‘Seeing through Touch’ c.1913-1926

From 1913, John Alfred Charlton Deas, a former curator at Sunderland Museum, organised several handling sessions for the blind, first offering an invitation to the children from the Sunderland Council Blind School, to handle a few of the collections at Sunderland Museum, which was ‘eagerly accepted’.

‘They were so successful that Deas went on to develop and arrange a course of regular handling sessions, extending the invitations to blind adults.’

- Tyne and Wear Archives and Museums

Thank you to John Coburn

3 comments to ‘Seeing through Touch’ c.1913-1926

  • ArteConTacto

    Incredible! I was not aware that these techniques have been used (and documented) so early on for making art accessible for everybody. Great finding!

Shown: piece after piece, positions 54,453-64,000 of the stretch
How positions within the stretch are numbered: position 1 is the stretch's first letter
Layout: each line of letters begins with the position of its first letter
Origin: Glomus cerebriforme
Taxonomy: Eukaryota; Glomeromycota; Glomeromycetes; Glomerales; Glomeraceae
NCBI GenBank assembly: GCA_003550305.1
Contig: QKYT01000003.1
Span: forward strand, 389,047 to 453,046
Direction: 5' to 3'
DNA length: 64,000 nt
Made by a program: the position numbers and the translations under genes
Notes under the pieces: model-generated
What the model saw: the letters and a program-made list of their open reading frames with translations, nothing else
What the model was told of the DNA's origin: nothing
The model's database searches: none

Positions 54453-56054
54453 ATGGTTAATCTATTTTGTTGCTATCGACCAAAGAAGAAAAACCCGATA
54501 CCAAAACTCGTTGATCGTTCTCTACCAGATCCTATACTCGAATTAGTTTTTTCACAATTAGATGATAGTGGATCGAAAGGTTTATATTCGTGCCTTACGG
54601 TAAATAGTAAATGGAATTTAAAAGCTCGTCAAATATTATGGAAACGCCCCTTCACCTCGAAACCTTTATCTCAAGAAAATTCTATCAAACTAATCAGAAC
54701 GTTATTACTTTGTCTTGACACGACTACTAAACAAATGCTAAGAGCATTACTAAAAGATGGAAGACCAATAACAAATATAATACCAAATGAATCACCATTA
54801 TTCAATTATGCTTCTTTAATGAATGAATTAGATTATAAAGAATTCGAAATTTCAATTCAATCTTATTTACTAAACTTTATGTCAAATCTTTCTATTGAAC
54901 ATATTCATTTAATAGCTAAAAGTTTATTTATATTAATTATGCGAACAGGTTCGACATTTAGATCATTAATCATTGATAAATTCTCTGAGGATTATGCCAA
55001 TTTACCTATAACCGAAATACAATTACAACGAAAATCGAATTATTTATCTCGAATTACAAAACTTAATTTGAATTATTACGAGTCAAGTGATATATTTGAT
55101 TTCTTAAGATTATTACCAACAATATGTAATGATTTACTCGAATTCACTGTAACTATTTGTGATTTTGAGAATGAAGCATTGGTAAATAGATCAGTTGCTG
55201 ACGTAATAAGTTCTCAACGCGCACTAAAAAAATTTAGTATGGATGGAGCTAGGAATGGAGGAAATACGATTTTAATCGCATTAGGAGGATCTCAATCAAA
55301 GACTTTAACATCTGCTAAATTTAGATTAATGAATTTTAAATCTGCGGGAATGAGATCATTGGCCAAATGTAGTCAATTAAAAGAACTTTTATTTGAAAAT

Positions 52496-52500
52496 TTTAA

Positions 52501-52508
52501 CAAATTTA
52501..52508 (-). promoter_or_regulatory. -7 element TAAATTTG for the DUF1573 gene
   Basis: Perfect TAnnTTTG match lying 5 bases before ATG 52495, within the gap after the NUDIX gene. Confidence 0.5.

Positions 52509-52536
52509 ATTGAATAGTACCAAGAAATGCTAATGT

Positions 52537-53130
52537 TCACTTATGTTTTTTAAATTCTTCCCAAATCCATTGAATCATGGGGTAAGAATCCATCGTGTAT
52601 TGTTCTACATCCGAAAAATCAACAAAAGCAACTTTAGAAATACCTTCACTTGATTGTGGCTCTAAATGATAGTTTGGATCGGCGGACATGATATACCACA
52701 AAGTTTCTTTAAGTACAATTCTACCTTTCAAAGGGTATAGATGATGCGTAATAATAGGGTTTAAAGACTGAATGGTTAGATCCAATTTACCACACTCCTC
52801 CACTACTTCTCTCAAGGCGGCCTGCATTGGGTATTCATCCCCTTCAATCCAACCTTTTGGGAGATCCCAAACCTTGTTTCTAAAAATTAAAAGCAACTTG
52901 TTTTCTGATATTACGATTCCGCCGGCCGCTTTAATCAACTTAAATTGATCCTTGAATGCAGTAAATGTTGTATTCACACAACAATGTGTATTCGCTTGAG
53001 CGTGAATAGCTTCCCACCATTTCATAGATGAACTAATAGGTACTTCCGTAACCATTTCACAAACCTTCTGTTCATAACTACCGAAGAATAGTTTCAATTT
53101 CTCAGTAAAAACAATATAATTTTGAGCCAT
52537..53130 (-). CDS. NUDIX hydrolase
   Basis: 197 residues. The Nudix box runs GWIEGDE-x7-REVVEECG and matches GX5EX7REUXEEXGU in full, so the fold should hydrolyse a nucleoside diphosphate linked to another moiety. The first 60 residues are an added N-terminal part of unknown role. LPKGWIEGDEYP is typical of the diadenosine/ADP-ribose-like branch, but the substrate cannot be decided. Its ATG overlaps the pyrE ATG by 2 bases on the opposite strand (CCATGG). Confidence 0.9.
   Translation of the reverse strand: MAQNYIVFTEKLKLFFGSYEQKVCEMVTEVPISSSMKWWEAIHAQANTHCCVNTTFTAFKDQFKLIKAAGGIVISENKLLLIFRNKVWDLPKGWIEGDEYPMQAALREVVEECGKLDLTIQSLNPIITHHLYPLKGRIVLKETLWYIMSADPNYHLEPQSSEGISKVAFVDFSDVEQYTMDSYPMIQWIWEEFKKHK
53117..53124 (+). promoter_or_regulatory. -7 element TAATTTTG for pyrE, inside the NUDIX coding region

All the best, Moritz

    Dr. Moritz Neumüller


  • Museum Planner

    Wonderful blog post! A very early version of for museums.


  • Jinx

    How wonderful! We were fortunate enough to benefit from this sort of thing while visiting the British Museum. A curator had a piece of cuneiform and some old coins that we could handle. Holding the cuneiform was neat, holding something that a person made several thousand years ago really made it personal.

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